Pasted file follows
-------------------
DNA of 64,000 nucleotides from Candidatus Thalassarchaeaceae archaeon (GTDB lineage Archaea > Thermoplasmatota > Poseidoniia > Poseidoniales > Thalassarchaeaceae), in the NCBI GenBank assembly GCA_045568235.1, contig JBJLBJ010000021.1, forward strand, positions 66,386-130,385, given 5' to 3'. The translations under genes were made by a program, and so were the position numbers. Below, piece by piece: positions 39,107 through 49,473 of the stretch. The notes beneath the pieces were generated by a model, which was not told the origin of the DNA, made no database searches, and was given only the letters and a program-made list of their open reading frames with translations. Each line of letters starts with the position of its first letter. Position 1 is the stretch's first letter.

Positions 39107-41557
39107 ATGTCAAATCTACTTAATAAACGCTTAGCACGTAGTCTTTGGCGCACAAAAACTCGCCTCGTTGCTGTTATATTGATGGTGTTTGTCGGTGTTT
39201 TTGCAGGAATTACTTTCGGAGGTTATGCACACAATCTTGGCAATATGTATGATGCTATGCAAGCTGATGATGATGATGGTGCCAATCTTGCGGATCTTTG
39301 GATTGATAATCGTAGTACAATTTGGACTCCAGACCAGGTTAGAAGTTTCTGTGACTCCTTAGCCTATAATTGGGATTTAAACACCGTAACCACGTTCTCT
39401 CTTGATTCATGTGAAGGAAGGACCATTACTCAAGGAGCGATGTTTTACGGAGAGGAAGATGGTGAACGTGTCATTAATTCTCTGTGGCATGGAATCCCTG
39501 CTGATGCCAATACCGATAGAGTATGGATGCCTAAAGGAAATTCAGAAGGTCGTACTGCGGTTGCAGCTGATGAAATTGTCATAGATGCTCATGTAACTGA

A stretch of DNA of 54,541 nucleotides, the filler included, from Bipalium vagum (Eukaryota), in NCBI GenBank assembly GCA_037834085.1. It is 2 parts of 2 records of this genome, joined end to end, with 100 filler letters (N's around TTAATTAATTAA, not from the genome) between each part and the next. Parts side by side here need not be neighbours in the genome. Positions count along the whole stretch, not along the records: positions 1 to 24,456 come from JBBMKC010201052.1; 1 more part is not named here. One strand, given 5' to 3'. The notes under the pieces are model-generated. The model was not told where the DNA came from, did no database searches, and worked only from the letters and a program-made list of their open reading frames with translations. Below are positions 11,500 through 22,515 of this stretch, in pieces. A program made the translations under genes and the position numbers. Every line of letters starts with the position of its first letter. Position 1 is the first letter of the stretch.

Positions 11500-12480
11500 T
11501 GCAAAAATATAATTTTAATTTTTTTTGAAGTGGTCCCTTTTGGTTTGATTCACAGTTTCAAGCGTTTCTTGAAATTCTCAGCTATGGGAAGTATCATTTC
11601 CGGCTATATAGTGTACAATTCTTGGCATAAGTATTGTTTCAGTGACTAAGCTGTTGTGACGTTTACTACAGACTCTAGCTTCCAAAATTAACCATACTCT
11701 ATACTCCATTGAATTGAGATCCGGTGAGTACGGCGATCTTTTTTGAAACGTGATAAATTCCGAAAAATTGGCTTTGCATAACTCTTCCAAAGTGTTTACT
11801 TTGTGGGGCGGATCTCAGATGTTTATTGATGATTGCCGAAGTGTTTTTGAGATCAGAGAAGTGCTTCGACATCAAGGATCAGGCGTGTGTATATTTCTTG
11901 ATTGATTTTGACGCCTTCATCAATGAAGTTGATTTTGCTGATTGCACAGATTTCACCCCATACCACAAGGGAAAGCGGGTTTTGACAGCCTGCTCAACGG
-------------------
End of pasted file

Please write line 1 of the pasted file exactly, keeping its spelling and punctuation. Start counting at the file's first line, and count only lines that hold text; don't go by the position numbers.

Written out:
DNA of 64,000 nucleotides from Candidatus Thalassarchaeaceae archaeon (GTDB lineage Archaea > Thermoplasmatota > Poseidoniia > Poseidoniales > Thalassarchaeaceae), in the NCBI GenBank assembly GCA_045568235.1, contig JBJLBJ010000021.1, forward strand, positions 66,386-130,385, given 5' to 3'. The translations under genes were made by a program, and so were the position numbers. Below, piece by piece: positions 39,107 through 49,473 of the stretch. The notes beneath the pieces were generated by a model, which was not told the origin of the DNA, made no database searches, and was given only the letters and a program-made list of their open reading frames with translations. Each line of letters starts with the position of its first letter. Position 1 is the stretch's first letter.